“I’m from the North,” she said, “and I haven’t seen a good-looking rose since I’ve been in Florida.”
She was a gardener and a rose-lover; like all enthusiastic gardening specialists, she tended towards exaggeration, for fine roses are grown in Florida.
Yet it is certainly true that one must look far and wide to find consistently good roses.
Why There’s Scarcity Of Beautiful Roses
Why this scarcity of healthy, beautiful roses? The major cause is to be found, I think, in the attitude of the gardeners of Florida.
In the North, roses are given meticulous care by gardeners who have waited all winter long to see their roses bloom in the spring.
In Florida, however, roses bloom every month of the year; amid this plethora of bloom, Florida’s gardeners grow careless, forgetting that roses, like only children, require constant attention.
Given proper care, the roses of Florida will be as good as, in many instances, better than the roses of the North.
I know this is true because I have grown wonderful roses here in Florida. The plants are strong and vigorous with sturdy leaves and huge fragrant flowers which gush out in fountains of rich bloom week after week all year round.
How I Grow These Glorious Roses
The planting time for roses in Florida is during January and February (Louisiana and Georgia plant in January; in South Carolina, in February).
Here’s how I grow these roses.
- Purchase a plant with a good understock. Do not delay planting, for even a short exposure to wind or sun will damage the delicate roots.
If the delay is unavoidable, the roots should be puddled (dipped in a thick mixture of clay and water to check the moisture loss). Never permit the roots to dry out.
- Dig a hole 22” inches deep and add enough good garden soil so that the bud union (the swollen part of the stem at the junction of stems and roots) will be at ground level when the plant is placed in the hole.
- Add more good soil around the roots; pack and water thoroughly to eliminate any air pockets. Then fill back the soil to ground level, firm it, and water again.
It is extremely important that the original soil be replaced, for most ordinary garden soils in Florida are relatively poor.
- Mound the soil over the bud union to prevent drying out. It is a good practice to keep a small mound of soil around the base of your rose bush at all times during the first few months after planting.
- When your bush develops new growth in the spring, give a liberal top dressing of cow manure. Cut away the suckers which sprout up from below the bud union; don’t cut out the reddish-colored canes that develop above the bud union, as these are good wood.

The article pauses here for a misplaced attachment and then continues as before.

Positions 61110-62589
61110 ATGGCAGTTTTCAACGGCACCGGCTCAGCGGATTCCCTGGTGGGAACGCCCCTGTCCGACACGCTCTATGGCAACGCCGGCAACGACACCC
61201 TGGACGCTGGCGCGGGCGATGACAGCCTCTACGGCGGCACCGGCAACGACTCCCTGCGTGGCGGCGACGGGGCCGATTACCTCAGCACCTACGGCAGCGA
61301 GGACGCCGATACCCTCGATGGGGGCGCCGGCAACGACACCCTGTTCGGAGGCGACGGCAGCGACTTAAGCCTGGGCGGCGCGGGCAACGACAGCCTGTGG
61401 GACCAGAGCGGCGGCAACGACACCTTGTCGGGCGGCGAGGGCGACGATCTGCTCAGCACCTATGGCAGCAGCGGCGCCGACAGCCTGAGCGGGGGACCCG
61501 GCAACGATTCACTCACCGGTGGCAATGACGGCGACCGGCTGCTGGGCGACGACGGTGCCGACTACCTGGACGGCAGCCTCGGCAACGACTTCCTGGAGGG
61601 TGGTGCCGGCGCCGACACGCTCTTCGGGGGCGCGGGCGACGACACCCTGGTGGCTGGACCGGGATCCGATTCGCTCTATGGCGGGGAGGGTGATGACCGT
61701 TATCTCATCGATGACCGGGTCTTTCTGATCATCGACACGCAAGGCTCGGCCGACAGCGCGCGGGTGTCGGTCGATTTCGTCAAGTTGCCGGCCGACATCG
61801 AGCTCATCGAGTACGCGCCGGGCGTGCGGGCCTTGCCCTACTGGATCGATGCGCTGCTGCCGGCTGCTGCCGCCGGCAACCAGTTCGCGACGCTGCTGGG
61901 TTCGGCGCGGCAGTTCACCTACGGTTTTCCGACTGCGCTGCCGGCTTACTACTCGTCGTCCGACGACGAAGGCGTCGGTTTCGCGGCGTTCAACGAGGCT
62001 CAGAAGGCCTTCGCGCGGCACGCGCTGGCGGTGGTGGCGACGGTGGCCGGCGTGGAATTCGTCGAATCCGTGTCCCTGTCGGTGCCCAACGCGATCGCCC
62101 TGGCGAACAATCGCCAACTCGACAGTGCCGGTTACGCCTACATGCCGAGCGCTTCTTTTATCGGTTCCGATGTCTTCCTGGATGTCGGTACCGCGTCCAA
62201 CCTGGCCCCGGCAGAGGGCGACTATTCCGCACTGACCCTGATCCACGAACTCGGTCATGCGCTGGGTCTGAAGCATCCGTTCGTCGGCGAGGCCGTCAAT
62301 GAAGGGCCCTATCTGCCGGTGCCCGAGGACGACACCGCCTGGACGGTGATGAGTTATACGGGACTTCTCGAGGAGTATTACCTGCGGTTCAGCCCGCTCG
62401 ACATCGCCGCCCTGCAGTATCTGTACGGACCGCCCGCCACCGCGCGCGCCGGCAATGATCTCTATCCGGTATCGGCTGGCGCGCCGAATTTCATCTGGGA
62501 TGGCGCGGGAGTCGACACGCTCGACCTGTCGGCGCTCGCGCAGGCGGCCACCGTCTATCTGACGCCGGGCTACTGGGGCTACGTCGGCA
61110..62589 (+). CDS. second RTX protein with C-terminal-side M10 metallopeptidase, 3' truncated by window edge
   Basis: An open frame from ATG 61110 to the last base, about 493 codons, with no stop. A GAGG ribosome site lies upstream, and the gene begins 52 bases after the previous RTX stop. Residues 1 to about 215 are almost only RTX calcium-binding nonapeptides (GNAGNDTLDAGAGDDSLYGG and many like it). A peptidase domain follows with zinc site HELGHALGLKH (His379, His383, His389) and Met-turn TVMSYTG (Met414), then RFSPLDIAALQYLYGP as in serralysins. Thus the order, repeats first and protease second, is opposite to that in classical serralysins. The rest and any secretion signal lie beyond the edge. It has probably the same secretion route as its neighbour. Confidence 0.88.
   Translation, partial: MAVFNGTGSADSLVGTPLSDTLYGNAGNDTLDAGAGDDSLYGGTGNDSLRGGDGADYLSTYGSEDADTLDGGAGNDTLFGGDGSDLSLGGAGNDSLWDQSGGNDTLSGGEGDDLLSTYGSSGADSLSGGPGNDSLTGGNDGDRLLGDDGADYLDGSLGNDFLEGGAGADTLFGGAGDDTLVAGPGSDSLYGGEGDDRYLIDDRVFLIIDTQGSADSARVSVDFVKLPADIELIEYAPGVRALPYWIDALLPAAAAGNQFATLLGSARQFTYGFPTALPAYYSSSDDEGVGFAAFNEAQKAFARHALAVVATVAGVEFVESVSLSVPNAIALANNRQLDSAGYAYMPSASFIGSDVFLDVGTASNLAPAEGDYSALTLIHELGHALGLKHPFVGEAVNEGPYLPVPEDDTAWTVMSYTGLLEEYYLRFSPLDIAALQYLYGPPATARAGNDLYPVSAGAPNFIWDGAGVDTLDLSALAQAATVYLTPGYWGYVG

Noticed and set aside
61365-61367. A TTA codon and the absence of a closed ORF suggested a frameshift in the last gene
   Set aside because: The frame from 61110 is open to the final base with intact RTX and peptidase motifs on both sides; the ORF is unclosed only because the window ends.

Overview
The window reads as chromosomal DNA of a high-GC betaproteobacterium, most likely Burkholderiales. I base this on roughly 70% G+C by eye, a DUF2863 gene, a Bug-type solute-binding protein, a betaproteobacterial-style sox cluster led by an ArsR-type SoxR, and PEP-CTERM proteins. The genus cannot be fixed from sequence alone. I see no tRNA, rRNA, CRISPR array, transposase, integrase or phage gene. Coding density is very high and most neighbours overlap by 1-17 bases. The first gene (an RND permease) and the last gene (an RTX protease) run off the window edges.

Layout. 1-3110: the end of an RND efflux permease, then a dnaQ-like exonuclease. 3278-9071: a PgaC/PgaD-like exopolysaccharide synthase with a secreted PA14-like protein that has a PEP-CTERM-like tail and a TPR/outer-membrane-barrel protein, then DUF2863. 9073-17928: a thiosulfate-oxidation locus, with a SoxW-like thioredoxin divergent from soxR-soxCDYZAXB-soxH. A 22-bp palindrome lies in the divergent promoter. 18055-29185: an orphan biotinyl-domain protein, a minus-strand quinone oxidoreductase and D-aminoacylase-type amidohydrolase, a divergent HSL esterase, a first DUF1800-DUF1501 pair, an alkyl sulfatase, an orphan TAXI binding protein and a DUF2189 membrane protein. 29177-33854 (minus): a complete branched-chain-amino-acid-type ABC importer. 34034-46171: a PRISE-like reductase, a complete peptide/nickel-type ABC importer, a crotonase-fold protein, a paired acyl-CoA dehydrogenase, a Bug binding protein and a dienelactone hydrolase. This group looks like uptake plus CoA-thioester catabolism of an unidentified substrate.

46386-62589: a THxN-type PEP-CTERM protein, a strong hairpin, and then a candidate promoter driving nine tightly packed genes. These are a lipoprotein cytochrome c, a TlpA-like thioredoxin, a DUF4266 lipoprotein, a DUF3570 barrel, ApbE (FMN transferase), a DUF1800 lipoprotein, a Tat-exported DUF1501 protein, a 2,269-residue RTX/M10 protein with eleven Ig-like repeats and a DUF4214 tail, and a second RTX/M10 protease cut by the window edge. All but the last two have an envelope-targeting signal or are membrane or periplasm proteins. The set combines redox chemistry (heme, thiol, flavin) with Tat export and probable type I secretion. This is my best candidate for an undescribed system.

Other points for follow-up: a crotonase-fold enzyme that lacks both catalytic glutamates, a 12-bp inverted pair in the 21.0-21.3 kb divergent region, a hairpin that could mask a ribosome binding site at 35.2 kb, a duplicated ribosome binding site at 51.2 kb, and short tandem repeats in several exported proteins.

- When rose buds show, pinch off the outer ones (catch the bud between your thumb and forefinger and pull out and down, snapping the bud off cleanly). The center bud will produce blooms of maximum beauty.
Pinching Buds in Mid-summer
If your rose plant produces inferior flowers during the hot summer months, pinch off all the rose buds for six weeks in midsummer.
Don’t permit a single flower to show. Pinching off all the buds until October guarantees a magnificent display during the winter months.
The old Northern saw—when in doubt, prune hard—does not apply to roses in Florida. However, you must keep the bush’s center open to light and air. Cut out the twigs and most old damaged wood (the newer canes are light-colored).
Leave enough old wood, however, to retain the shape of the bush. January, February, and March are the months for pruning roses in Florida; do not prune during summer.
Sprayed and Dusted
Roses in Florida, like roses elsewhere, must be sprayed and dusted. It is best to consult a good rose book or a local expert before spraying or dusting, for the time of year and the insect or disease determine the spray or dust to be used and the method of applying it.
Summer Is A Difficult Time For Roses in Florida
Give your rose bushes a little shade by putting some sort of temporary shade boxes over them. During July and August, three or four hours of shade in the middle of the day are highly beneficial. A 2-inch mulch of peat moss or pine needles is also helpful in summer.
Even with mulch, don’t spare the water, or you will spoil the roses. Instead, water your roses in the early morning. Avoid splattering the foliage, buds, and flowers; just soak the ground around each bush.
Best Time For Cutting Roses
Early morning and late afternoon are the best times for cutting roses. Don’t shear off all the blooms on new plants; give them a chance to develop into robust bushes.
Leave at least 2” inches of stem, and always try to cut about ½ inch above the nearest leaf.
If you follow these planting and maintenance instructions, you should be able to grow healthy, beautiful roses in Florida.
44659 by John L. Russell, Jr.